Fishing for gumbo

Trip catches memories

By: Clay Henry
Published: Tuesday, August 6, 2019
Courtesy photo
The author and guide Ruben Lopez show a 31-pound dorado caught near Cabo, Mexico.
Courtesy photo The author and guide Ruben Lopez show a 31-pound dorado caught near Cabo, Mexico.

This is altogether not about gumbo. But I love a complex gumbo, and it fits in most discussions about greatness.

I’ll call this my summer fishing tour. It’s not all about fishing, but that’s the central topic.

There are three locations on this four-week stretch of early summer: Divide, Mont.; Bull Shoals tailwater on the White River; and Cabo, Mexico.

The first and last are bucket list trips. The middle is my home water in north-central Arkansas, as good for trout fishing as anything, anywhere.

Interestingly, on any trip to the West — and that includes multiple fly fishing trips to Colorado, Wyoming and Montana — when the conversation of “home” comes up, the elite fishing guides know about the great brown trout fishery in my backyard. Bull Shoals tailwater is spectacular.

My favorite spot is just under the dam, a highly technical fly fishing spot that is catch and release. Don’t go there if you are not proficient and able to fish extremely light tackle.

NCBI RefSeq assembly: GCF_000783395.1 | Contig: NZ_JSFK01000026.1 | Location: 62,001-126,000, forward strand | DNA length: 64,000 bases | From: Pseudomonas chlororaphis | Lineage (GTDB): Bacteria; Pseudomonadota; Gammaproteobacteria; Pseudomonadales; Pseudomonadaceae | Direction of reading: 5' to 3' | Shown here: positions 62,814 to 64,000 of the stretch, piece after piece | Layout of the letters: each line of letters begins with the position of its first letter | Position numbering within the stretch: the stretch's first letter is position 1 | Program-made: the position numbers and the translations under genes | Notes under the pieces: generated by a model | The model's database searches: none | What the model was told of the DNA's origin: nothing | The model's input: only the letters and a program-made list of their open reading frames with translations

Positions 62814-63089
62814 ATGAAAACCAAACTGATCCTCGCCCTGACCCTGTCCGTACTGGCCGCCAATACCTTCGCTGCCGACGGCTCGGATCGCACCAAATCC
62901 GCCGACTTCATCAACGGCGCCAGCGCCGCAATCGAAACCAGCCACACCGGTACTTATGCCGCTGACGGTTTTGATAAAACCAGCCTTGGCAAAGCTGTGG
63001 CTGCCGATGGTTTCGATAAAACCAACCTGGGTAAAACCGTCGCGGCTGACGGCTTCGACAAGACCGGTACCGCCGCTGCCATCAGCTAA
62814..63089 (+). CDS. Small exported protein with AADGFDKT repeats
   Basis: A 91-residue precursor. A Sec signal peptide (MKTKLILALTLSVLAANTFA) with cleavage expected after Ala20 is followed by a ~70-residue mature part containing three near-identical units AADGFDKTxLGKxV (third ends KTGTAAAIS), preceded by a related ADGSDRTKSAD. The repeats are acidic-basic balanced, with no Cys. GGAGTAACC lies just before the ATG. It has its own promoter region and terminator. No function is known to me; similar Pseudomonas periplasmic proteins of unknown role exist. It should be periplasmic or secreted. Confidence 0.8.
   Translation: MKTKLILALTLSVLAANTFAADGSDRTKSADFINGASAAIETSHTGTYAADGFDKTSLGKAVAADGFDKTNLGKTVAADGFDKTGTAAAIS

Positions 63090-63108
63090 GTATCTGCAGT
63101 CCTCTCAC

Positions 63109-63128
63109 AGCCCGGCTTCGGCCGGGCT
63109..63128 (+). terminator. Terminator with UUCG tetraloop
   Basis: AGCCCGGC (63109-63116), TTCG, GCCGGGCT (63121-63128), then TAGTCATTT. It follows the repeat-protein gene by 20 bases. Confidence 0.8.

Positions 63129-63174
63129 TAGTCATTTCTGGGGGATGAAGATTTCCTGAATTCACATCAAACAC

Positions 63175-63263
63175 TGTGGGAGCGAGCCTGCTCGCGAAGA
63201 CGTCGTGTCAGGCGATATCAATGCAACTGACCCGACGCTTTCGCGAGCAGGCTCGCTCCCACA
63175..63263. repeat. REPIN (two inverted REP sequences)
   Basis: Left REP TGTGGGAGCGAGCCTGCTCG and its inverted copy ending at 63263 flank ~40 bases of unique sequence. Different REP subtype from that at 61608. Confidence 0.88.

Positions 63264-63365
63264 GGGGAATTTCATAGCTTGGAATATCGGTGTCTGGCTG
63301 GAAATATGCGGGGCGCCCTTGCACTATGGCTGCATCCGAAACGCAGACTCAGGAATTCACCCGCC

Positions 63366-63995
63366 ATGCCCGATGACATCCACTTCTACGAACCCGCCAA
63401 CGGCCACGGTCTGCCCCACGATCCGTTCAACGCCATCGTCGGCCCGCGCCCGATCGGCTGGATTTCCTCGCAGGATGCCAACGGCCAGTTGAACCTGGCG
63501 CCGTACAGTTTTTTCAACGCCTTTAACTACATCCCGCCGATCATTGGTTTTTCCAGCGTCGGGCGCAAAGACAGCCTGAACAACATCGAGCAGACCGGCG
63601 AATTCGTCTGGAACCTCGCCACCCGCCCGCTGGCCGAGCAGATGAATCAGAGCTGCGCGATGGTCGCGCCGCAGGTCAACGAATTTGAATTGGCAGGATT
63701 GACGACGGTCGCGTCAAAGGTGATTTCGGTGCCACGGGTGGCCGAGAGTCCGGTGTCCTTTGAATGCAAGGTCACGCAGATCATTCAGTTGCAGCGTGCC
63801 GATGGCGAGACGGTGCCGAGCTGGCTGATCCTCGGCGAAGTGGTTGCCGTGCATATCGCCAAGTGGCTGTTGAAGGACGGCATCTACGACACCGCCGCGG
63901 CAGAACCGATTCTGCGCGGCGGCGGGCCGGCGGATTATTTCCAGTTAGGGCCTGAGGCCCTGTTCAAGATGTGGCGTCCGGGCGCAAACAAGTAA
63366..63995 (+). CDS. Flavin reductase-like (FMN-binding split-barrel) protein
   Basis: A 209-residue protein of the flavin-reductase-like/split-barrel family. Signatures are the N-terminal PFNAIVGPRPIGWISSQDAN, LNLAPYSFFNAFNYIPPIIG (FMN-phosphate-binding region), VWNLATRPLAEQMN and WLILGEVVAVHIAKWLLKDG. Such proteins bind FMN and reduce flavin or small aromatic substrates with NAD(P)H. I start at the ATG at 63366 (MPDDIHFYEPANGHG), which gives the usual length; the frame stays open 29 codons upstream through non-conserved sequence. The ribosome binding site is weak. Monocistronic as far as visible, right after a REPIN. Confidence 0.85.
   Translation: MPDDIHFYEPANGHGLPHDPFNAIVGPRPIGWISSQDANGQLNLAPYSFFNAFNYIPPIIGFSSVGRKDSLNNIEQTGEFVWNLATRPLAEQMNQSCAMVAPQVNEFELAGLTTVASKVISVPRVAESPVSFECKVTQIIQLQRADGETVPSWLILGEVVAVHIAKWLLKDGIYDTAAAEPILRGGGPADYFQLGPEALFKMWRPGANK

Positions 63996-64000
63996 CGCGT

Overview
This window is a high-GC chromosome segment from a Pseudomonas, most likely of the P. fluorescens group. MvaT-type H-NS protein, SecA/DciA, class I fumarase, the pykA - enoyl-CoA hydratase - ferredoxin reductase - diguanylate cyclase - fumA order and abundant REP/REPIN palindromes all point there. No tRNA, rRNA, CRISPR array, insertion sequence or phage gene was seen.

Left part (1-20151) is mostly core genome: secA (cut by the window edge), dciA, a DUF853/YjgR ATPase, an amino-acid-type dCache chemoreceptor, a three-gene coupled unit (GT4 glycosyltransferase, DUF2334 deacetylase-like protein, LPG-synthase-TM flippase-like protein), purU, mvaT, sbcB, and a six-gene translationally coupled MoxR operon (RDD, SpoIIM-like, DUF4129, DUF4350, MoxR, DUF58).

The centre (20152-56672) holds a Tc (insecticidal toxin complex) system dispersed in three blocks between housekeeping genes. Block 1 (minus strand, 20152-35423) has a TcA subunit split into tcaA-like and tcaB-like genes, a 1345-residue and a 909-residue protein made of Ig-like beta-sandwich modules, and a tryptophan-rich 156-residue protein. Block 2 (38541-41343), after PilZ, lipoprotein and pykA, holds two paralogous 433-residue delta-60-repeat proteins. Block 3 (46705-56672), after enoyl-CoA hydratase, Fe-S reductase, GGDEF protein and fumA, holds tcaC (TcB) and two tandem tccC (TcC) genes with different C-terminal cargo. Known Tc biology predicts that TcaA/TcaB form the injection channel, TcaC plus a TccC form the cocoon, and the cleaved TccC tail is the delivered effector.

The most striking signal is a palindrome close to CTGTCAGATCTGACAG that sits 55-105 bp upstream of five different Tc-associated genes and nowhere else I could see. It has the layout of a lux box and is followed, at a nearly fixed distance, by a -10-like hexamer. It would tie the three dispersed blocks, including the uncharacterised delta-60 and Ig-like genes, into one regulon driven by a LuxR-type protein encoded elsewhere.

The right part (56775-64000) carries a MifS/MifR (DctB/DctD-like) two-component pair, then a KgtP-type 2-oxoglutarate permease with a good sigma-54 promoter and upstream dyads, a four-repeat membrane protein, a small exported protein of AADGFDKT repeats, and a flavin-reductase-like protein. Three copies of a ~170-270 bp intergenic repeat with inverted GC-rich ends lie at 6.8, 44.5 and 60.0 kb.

It’s not easy to catch the born-in-the-river browns which can grow to well over 30 inches and just short of 40 pounds, but they are there. And, you can hook them, but they usually destroy the light tackle used by fly fishers.

Back to the gumbo. It was the delectable nature of its various components that Montana travel companion Dennis Bost used to answer my question about the highlights of the trip.


Courtesy photo
The author (left) and guide Keith McGlothen wiht a 20-inch rainbow trout on Beaverhead River near DIllon, Mont.
Courtesy photo The author (left) and guide Keith McGlothen wiht a 20-inch rainbow trout on Beaverhead River near DIllon, Mont.

Wayne Reed, Sean Jameson, Eric (ED) Dyson, and Jason Peterson joined Dennis and myself at the Silver Bow Club on the Big Hole River for five days in early June. It’s the same luxury ranch we fished from last year.